Amino acid bioconjugation via iClick reaction of an oxanorbornadiene-masked alkyne with a Mn(I)(bpy)(CO)3-coordinated azide.

  title={Amino acid bioconjugation via iClick reaction of an oxanorbornadiene-masked alkyne with a Mn(I)(bpy)(CO)3-coordinated azide.},
  author={Lucas Henry and Christoph Schneider and Benedict M{\"u}tzel and Peter V. Simpson and Christopher J. Nagel and Katharina Fucke and Ulrich Schatzschneider},
  journal={Chemical communications},
  volume={50 99},
The catalyst-free room temperature iClick reaction of an unsymmetrically 2,3-disubstituted oxanorbornadiene (OND) as a "masked" alkyne equivalent with [Mn(N3)(bpy(CH3,CH3))(CO)3] leads to isolation of a phenylalanine ester bioconjugate, in which the model amino acid is linked to the metal moiety via a N-2-coordinated triazolate formed in a cycloaddition-retro-Diels-Alder (crDA) reaction sequence, in a novel approach to bioorthogonal coupling reactions based on metal-centered reactivity. 
27 Citations

Au-iClick mirrors the mechanism of copper catalyzed azide-alkyne cycloaddition (CuAAC).

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Electronic Influences on the Stability and Kinetics of Cp* Rhodium(III) Azide Complexes in the iClick Reaction with Electron‐Poor Alkynes

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X-ray structure analysis showed that the isolated product is [Au(N3)3(terpy-κ1-N1)], in which the terpyridine ligand is in a very rare monodentate coordination mode, and this is also the dominant species in solution.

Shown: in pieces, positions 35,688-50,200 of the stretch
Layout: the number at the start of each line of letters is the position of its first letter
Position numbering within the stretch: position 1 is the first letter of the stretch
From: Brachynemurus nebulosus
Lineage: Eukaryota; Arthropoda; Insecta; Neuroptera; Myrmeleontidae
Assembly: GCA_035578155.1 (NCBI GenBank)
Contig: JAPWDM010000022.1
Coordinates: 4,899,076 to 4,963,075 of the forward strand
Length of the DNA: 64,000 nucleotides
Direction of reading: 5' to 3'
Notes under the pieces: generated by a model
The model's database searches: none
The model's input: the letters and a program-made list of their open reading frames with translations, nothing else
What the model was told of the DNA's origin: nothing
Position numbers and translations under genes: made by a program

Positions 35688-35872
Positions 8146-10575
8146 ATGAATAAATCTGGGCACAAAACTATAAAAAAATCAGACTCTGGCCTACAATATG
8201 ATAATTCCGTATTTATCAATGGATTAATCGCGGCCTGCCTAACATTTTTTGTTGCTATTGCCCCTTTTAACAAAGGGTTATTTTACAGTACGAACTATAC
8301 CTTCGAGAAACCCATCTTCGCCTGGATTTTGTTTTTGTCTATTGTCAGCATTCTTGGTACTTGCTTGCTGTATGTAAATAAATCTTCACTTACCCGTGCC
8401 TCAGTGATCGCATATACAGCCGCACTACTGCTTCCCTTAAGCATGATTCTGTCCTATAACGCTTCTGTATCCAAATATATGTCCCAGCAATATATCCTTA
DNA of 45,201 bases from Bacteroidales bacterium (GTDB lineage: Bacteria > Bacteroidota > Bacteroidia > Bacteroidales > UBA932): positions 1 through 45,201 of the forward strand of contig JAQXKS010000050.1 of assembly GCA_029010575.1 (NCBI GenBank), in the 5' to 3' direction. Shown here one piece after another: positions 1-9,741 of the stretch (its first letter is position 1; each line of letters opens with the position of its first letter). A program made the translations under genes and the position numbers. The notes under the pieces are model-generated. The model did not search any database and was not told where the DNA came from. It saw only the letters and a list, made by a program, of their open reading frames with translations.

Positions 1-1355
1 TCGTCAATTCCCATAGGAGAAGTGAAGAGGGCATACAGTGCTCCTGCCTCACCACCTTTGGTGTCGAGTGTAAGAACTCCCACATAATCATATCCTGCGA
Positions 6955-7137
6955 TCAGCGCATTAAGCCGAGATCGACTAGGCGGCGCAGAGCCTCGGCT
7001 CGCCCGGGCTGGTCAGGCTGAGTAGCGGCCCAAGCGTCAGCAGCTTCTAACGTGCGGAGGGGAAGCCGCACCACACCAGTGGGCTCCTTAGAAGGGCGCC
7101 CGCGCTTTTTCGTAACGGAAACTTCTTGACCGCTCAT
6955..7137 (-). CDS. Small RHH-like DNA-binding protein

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This concept sketches the potential of these reactions not only to prepare "a la carte" multimetal 1,2,3-triazole derivatives, but also to discover new and unprecedented reactions.

The hydrazide/hydrazone click reaction as a biomolecule labeling strategy for M(CO)3 (M = Re, (99m)Tc) radiopharmaceuticals.

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Results suggest that a successful cycloaddition reaction between a metal-azide complex and anAlkyne substrate is dependent both on the ligand and metal oxidation state, that determine the electronic properties of the bound azide, as well as the electron deficient nature of the alkyne employed.

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The basis for the unique properties and rate enhancement for triazole formation under Cu(1) catalysis should be found in the high ∆G of the reaction in combination with the low character of polarity of the dipole of the noncatalyzed thermal reaction, which leads to a considerable activation barrier.